Words of Inspiration

February 3, 2017

Months ago–maybe even over a year–I put The Life-Changing Magic of Tidying Up on hold at the library.  I was something like 312th in line; at some point, we butted up against our hold limit, and I removed it from the list to put a hold on something else more pressing.  So when I found it at the library recently (on the shelf!), I snagged it.  On the way out I did a quick pass through the new book display and discovered her latest, Spark Joy.  I walked out that morning looking forward to a new round of reading and maybe a new way of thinking.

I enjoyed both books.  Some things I admittedly thought were a little quirky…the idea of folding every item of clothing we own I found a little ridiculous.  Our closets seem to be serving us just fine, thank  you–and maybe that’s why I thought it was a strange idea.  If we were struggling for storage or having trouble with making our space work, the folding concept might have really appealed to me.

Other things I felt strangely vindicated by:  keeping things that “spark joy” has apparently been a guiding force in my decluttering for years; I just hadn’t put words to it.  It was nice not only to have a phrase for what was leading me but also to have a reason for keeping the odd things I couldn’t quite bear to get rid of.  I’ve always theorized that if you get rid of enough stuff that doesn’t matter, you’re allowed to keep those things that do, even if it’s a little “weird,” to use my son’s favorite term.

The most important discovery for me, though, came from her book Spark Joy.  “No matter how much stuff you may own, the amount is always finite.”  The amount is always finite.  I almost have to use the word “epiphany” here….the realization that there was An End.  There would be a point where every room in the house has been gone through, has been evaluated, and has been decluttered.  That idea lit a spark under me (sorry, that was completely unintentional) and I dove into the basement storage area with renewed energy.  Because after all, it’s a finite amount of stuff!!

Basement storage, for our needs, is really very specific.  We need a place for seasonal decorations, a place for tools, and a place for those icky “you can’t  get rid of these tax records for at least seven to ten years.”  That’s it.  The unfortunate truth was that the room was turning into storage for “we might use this someday” (Exhibit A:  an inflatable wading pool I used when the bigs were about 6 and 4, around seven years ago) and “I’m too lazy to carry this trash upstairs” (Exhibit B:  that bag there…and there….and there….).  I went in inspired, and succeeded in creating a storage room that was actually a functional storage room.  The east wall consists of bins for seasonal storage, the northeast corner a workbench with tools, and the north wall ends in a small bookcase that holds two file boxes.  Yes, there is still a bit to weed on the tool bench, but the room is so clear that the bigs set up a table against the west wall and brought down some Legos.  (My son refers to this as “baby-free space.”  Even though the “baby” is three now.)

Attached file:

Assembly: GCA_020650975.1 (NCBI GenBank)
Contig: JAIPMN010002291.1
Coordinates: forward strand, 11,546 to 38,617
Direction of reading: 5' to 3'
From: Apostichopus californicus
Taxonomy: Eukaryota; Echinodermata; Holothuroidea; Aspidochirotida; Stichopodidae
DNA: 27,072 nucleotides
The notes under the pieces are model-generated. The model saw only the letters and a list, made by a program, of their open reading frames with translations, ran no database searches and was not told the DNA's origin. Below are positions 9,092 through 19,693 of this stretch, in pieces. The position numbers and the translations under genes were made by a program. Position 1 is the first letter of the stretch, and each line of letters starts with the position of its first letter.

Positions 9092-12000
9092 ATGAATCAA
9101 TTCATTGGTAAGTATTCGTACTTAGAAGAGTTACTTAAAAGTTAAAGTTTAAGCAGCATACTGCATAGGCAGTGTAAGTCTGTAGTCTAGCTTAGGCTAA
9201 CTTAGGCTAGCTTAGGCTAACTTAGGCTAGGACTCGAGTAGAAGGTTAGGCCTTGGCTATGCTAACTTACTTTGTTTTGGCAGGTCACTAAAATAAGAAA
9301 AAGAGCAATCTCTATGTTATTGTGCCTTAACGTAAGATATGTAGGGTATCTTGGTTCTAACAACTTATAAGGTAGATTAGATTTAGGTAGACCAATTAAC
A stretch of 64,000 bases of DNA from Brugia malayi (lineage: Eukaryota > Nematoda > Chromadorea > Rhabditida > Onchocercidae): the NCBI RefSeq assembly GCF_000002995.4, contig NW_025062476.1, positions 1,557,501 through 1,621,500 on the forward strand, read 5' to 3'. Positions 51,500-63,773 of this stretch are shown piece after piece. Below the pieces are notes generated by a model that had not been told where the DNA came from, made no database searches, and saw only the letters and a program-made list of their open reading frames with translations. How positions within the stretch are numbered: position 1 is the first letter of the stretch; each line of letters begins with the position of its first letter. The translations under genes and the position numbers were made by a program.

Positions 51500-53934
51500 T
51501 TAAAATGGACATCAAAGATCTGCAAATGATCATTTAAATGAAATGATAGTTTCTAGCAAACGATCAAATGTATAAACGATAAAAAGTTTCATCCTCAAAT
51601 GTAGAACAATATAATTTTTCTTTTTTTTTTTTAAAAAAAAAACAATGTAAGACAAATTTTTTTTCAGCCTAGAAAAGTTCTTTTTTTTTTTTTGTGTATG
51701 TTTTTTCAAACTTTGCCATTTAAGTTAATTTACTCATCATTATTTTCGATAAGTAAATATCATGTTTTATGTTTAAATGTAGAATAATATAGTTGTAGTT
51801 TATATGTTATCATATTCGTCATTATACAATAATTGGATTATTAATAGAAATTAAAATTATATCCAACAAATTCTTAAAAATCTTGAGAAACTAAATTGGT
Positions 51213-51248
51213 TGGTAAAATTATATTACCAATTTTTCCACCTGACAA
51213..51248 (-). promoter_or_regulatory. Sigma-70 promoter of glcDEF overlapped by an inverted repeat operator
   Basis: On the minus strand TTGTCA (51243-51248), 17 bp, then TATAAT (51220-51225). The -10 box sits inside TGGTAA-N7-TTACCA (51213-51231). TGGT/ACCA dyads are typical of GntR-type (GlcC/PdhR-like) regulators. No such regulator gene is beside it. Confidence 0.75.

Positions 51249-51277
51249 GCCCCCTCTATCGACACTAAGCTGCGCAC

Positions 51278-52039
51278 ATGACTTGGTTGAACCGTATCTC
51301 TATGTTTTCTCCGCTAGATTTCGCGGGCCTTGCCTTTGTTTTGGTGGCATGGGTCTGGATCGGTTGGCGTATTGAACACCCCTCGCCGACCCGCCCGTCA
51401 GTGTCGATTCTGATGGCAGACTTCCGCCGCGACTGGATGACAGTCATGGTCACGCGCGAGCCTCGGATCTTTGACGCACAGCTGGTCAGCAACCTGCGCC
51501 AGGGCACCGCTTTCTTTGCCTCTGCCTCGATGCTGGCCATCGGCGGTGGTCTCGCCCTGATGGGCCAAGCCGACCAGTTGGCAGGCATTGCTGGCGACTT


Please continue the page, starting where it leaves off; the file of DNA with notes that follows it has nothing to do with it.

I weeded through our seasonal stuff and managed to narrow things down to one bin per season, except for winter.  Christmas means that pretty much all the other bins down there are “winter,” and I succeeded in scaling back enough to ditch one entire bin from Christmas storage.  In all, I’m down five bins of “stuff…” Amazing how things fit pleasantly when you’re not overcrowding your space.  😉

I now need to grab hold of that “the amount is always finite” idea and apply it to our laundry room closet.  Again.  But I will celebrate any victory I can!

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A Time to Work

April 26, 2016

A friend asked me recently how my laundry room project was going.  I had to laugh.  “It’s functional,” I answered, “so I’ve stopped.”  That means that much has been painted, all the hooks are hung, and the washer and dryer are back in their proper places and in working order.  But wow, it’s not done.  It’s in desperate need of a final coat of paint on quite a bit of the trim, I need to paint two doors, and paint all the walls above the trim work I just installed.  It looks awful.

But….it’s functional.  So I stopped.